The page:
In many ways, at least for most of us today in the kind of world we live in, it doesn’t seem like all that much, does it?  It’s such a simple request for us to bow our heads say to God, “Give us this day our daily bread,” but in fact, it’s everything.  Like I said at the beginning, here’s the point of the Lord’s Prayer when things get personal; for when we pray this prayer, we are affirming God as the sole source of our lives, our health, our food… every bit of what we consider to be our sustenance.  We are placing our whole trust, our whole selves in the hand of the one who cares for his people day by day by day; and in doing so, we discover that while the truth has always been that we don’t have the control over these things that we like to think we do, all will be well, and we will always know the gift of daily bread.

I think it important to add here that “daily bread” does suggest a simplicity of life; our focus is not meant to be on the so-called luxuries of life.  To quote one preacher by the name of Mickey Anders, “We are not to ask for cake or pie but for bread – the necessity of life.”  (I’m not sure I really like that quote, but there you are!)  Moreover, it should be said that just as throughout scripture bread is seen as the first means to share with others, to reach out to the poor or to reconcile with one’s enemies, our prayers for “daily bread” must also include our intentions for what which God is blessing us.  In so many ways, as we often like to say around here, we are blessed to be a blessing; and, I might add, we are people of a promise.

The renowned theologian R.C. Sproul tells a story of the days following the Korean Conflict, when there was left a large number of children who had been orphaned by the war.  There were, of course, a number of relief agencies who tried to deal with that situation and care for these children, many of whom quite literally starving to death.  But “even though the children had three meals a day provided for them, they were restless and anxious at night and had difficulty sleeping.  To help resolve this problem, the relief workers in one particular orphanage decided that each night when the children were put to bed, the nurses there would place a single piece of bread in each child’s hand,” not to be eaten, but to be held by those children as they went to sleep, a reminder that there would be food for tomorrow and “that there would be provision for their daily needs.”  And sure enough, the bread calmed their anxieties and those children slept soundly from then on.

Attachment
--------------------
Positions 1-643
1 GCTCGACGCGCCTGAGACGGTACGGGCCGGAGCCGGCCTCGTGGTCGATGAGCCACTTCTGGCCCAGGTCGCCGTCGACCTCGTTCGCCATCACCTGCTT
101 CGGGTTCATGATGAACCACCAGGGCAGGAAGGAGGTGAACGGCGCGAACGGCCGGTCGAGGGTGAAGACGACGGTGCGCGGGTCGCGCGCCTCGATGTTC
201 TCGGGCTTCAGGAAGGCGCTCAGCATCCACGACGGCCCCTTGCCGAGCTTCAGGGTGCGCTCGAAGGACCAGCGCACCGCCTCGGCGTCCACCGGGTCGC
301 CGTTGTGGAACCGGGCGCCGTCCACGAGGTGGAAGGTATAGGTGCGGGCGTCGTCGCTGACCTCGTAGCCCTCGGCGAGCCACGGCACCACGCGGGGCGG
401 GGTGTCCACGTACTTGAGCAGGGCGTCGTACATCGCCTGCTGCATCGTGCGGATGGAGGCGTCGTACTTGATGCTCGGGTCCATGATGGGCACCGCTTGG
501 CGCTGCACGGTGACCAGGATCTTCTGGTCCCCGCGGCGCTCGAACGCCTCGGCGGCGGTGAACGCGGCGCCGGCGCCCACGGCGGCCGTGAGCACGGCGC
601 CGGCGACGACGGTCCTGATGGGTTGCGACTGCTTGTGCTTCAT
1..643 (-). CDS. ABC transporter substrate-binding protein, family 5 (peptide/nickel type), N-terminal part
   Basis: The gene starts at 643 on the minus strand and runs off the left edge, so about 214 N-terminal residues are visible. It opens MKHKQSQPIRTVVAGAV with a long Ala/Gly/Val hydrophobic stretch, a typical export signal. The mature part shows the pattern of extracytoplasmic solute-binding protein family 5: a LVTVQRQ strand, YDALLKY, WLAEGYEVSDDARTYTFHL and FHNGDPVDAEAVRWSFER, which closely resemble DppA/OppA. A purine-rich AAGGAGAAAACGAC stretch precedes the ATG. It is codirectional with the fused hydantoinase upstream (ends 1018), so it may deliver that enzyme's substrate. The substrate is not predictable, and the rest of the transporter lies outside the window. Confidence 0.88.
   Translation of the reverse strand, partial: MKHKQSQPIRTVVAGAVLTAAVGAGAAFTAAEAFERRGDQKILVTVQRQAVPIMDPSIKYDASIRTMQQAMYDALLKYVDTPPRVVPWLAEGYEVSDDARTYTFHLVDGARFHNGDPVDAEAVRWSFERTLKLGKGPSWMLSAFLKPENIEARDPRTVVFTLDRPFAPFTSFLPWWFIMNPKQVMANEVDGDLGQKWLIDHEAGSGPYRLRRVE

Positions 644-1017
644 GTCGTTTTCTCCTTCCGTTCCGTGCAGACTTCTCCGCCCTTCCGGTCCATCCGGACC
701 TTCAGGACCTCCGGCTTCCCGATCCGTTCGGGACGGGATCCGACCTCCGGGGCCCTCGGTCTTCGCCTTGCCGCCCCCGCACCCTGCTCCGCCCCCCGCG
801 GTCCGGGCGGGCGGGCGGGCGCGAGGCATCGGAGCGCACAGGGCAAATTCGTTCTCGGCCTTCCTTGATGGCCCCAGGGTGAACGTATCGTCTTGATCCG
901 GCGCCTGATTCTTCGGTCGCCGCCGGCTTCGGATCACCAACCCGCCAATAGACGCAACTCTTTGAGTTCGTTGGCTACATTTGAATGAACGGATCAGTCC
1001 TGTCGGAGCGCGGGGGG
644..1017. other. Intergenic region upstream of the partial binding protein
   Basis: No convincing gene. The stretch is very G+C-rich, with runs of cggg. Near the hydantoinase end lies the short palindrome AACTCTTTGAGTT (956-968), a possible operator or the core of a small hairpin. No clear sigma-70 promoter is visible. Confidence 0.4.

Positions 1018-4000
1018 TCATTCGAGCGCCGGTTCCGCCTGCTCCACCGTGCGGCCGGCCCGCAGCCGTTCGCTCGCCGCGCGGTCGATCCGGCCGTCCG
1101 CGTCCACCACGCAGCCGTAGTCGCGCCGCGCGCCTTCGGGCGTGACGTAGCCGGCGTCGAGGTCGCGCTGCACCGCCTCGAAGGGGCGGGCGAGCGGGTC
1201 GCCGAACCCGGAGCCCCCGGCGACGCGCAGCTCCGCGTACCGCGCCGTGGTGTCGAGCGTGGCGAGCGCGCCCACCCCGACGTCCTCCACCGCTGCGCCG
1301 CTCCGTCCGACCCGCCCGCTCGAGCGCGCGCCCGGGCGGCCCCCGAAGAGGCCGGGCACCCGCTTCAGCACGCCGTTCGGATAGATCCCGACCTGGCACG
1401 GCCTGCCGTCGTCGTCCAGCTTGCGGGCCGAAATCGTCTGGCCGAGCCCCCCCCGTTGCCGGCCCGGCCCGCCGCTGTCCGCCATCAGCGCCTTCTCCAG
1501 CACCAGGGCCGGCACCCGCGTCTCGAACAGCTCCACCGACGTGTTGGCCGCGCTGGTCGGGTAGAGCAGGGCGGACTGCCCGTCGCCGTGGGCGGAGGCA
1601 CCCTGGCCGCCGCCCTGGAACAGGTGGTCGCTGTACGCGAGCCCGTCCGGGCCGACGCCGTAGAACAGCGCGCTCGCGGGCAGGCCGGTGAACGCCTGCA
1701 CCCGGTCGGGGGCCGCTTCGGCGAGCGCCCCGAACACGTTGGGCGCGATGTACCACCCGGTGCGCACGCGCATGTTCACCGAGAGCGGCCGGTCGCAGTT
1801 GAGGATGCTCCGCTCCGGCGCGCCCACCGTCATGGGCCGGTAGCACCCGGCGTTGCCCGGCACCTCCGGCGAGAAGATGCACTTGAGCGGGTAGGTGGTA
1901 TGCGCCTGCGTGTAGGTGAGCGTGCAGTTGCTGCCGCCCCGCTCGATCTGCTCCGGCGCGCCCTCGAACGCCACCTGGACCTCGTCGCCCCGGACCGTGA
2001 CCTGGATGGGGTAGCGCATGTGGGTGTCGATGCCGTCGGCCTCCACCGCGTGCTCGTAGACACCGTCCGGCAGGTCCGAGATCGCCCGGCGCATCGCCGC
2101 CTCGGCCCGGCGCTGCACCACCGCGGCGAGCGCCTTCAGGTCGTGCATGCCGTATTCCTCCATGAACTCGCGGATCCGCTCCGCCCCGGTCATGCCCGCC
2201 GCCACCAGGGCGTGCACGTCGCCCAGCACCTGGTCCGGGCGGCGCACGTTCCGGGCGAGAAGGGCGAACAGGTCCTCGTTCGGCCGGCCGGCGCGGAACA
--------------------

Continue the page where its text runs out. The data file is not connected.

Some would argue that there’s no real need for us to pray this prayer; for such is the grace of God that “daily bread” will come to us whether we pray for it or not.  But I would say that’s missing the point entirely; for just as those children found their comfort in holding a piece of bread for the next day, this prayer of humble dependence upon God gives you and me the assurance that no matter what other sources of sustenance run dry in this life, we will always have the presence of this ever graceful, infinitely loving Lord who provides for our needs on this and every day of our lives.

And whereas we can’t claim luxury vehicles and color TV’s as part of that providence, there is nonetheless spread for us a table of the bread that comes down from heaven, and which gives us life… and life for the world.

And for this day, our daily bread, thanks be to God!

Amen and AMEN!

c. 2017  Rev. Michael W. Lowry